UNIT 4 ATOMIC THEORY

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1 UNIT 4 ATOMIC THEORY 1. Atomic theory: Dalton s model Thomson s model Rutherford s model Bohr s model Electron cloud model 2. Particles inside the atom Atomic number Mass number 3. Ions Cations Anions 4. Isotopes 5. Relative atomic mass Second term 100

2 1. ATOMIC THEORY Because we cannot see atoms, we use models to teach and learn about them. The atomic theory has changed over time as new technologies have become available. Scientific knowledge builds on past research and experimentation. Dalton s model. Scientist Information Model John Dalton Dalton said that: All matter was made of atoms. Atoms were too small to be seen, indivisible and indestructible. All atoms of a given element were identical. Compounds were formed by the joining of two or more elements Thomson s model Scientist Information Model Second term 101

3 J.J Thompson Discovered the negative particles called electrons, and predicted that there also must be a positive charge to hold the electrons in place. He said that atoms were made from a positively charged substance with negatively charged electrons scattered about, like raisins in a pudding. Rutherford s model Rutherford s experiment involved firing a stream of tiny positively charged particles at a thin sheet of gold foil (2000 atoms thick) Most of the positively charged bullets passed right through the gold atoms in the sheet of gold foil without changing their course at all. Some of the positively charged bullets, however, did bounce off away from the gold sheet as if they had hit something solid. Few particles bounced back. He knew that positive charges repel positive charges. This could only mean that the gold atoms in the sheet were mostly open space. Atoms were not a pudding filled with a positively charged material. Second term 102

4 Rutherford concluded that an atom had a small, dense, positively charged center that repelled his positively charged bullets. He called the center of the atom the nucleus. The nucleus is tiny compared to the atom as a whole. Rutherford reasoned that all of an atom s positively charged particles were contained in the nucleus. The negatively charged particles were scattered outside the nucleus around the atom s edge. After Rutherford had stated his model, Chadwick discovered that in the nucleus there were also other particles called neutrons that have no charge. Scientist Information Model Ernest Rutherford Discovered the nucleus of an atom. Named the positive particles in the nucleus protons. He said that electrons were scattered in empty space around the nucleus. Bohr s model Scientist Information Model Second term 103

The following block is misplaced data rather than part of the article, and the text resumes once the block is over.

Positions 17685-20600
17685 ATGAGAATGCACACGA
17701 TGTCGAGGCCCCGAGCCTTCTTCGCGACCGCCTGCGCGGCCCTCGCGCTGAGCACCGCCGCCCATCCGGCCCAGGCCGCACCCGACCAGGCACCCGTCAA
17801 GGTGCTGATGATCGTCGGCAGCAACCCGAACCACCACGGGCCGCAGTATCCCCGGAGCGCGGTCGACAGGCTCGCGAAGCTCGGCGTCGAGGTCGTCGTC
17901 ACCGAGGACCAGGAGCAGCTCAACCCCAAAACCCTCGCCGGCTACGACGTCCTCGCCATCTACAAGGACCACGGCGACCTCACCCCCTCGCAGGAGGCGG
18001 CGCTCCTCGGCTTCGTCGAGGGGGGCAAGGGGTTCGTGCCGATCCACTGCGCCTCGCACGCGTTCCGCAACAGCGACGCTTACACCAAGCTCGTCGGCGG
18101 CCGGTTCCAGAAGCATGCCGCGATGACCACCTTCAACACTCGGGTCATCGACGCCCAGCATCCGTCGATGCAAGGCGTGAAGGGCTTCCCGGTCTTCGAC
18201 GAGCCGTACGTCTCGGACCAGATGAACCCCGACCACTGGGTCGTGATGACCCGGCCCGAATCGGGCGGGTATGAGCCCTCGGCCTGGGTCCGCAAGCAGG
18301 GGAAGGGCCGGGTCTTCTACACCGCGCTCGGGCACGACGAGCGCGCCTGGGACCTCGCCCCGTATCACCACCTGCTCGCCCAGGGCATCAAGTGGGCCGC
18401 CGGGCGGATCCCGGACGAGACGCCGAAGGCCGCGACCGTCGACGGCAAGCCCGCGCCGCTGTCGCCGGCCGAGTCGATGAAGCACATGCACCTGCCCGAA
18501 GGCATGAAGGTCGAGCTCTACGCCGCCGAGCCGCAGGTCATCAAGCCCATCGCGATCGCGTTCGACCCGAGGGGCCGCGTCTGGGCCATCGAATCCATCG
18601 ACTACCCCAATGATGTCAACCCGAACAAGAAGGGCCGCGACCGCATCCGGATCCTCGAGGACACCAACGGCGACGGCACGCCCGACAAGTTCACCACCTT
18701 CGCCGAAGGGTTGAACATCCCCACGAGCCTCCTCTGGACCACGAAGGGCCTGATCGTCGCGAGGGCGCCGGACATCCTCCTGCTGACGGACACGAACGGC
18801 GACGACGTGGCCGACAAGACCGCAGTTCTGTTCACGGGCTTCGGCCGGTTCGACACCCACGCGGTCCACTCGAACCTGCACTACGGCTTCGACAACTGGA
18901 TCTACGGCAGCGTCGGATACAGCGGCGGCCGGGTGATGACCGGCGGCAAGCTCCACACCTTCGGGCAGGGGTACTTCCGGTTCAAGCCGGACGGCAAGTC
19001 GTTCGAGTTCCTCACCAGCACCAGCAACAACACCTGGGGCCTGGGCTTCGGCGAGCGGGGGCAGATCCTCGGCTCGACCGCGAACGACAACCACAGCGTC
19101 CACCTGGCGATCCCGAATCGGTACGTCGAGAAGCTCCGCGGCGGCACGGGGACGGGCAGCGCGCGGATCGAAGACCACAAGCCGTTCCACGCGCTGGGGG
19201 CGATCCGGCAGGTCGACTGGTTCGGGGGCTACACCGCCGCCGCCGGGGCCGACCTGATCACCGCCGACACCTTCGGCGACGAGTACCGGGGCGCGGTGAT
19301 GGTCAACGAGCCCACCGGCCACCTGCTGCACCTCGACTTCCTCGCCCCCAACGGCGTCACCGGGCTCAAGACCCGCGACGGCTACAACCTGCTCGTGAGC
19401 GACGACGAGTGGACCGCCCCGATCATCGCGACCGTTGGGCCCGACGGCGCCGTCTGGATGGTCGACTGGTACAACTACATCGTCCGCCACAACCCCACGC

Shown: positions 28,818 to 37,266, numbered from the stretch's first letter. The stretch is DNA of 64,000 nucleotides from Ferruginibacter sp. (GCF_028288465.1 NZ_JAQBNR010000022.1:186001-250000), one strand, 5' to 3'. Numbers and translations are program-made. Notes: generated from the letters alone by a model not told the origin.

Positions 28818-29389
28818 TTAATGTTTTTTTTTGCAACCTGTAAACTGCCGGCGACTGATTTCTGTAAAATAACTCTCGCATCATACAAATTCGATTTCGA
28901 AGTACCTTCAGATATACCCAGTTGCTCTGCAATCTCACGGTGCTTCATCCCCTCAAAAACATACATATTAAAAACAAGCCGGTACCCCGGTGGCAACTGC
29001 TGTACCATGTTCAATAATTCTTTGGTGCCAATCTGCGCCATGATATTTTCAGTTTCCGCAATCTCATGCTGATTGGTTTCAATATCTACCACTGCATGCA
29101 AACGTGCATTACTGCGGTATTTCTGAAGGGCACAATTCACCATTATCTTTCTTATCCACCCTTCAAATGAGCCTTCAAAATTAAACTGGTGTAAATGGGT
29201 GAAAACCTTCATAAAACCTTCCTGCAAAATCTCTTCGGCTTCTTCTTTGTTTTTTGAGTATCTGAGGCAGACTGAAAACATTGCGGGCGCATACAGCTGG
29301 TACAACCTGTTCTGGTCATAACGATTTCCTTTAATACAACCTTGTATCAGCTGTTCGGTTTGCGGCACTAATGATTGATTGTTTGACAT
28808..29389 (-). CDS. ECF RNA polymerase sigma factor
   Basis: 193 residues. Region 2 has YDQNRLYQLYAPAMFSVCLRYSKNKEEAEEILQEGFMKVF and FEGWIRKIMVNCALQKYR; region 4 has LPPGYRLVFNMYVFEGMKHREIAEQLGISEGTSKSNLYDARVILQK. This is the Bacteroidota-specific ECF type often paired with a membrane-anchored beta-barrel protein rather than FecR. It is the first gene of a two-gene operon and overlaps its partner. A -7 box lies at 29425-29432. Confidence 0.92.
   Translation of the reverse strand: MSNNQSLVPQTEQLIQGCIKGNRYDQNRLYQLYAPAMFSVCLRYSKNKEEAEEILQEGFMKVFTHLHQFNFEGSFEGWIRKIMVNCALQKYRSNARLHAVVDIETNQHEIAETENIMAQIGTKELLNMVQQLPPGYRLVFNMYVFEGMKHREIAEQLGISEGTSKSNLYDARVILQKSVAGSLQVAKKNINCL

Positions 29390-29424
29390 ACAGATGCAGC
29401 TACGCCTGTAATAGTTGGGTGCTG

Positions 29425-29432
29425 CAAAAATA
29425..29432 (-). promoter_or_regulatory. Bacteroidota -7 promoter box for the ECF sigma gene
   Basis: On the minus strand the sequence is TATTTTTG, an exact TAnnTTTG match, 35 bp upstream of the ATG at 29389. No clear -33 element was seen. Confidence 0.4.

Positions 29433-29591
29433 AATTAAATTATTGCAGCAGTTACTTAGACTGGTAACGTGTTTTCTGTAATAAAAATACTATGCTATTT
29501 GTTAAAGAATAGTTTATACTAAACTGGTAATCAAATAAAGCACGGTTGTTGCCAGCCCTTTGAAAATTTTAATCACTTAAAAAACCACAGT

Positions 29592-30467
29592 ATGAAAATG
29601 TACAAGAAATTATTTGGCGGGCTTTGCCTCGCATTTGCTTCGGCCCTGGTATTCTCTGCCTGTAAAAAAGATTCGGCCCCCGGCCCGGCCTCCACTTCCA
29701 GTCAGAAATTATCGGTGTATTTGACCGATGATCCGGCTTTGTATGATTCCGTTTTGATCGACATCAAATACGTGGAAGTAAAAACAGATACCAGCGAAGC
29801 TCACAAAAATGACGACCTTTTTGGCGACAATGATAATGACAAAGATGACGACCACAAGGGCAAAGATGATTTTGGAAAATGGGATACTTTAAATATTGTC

5 Neils Bohr Concluded that electrons are located in planet-like orbits around the nucleus in certain energy levels. Electron cloud model Scientist Information Model (Many Scientists!) The Modern Atomic Theory Nowadays we know that: Electrons do not orbit the nucleus in neat planet-like orbits but move at high speeds in an electron cloud around the nucleus. 2. PARTICLES INSIDE THE ATOM An atom is the smallest piece of matter that still retains the properties of the element. Three subatomic particles make up every atom: Subatomic Particle Charge Location Second term 104

6 Proton Positive (+) Nucleus Neutron No Charge (0) Nucleus Electron Negative (-) Shell-Electron Cloud ATOMIC NUMBER: It is the number of protons in an element. It defines the element. (it never changes) MASS NUMBER: It is the sum of the number of protons and neutrons. Knowing the atomic number and the mass number we can deduce the number of protons, electrons and neutrons and the other way round. 3.IONS Second term 105

7 As the atom is neutral it has the same number of protons as electrons so if we know the atomic number we know the number of protons and electrons of the atom. Sometimes an atom can gain or lose electrons, so that they became charged atoms, then we call them IONS When a neutral atom gains electrons from another atom it becomes a negative ion called ANION When a neutral atom loses electrons it becomes a positive ion called CATION. The charge of the ion depends on how many electrons it has gained or lost. To represent ions the charge is written in the top right corner of the symbol of the element: X +2 4.ISOTOPES ISOTOPES are atoms with the same number of protons, but different number of neutrons. They are atoms of the same element (same atomic number) with a different mass number. Despite these differences, isotopes are chemically the same because they have identical numbers of protons and electrons. Alike= similar Examples: Isotopes of Neon Isotopes of Hydrogen Second term 106

8 5. RELATIVE ATOMIC MASS The relative atomic mass is the mass of an atom when compared to a standard atom. It is represented by A r. It has no unit. Why do we use the relative atomic mass? The mass of an atom is too small to be measured in grams. We can only measure the mass of an atom by comparing its mass to the mass of another atom. At the beginning all the atoms of the elements were compared with the hydrogen atom because it was the smallest. At present, carbon-12 is used as the standard of comparison because: Second term 107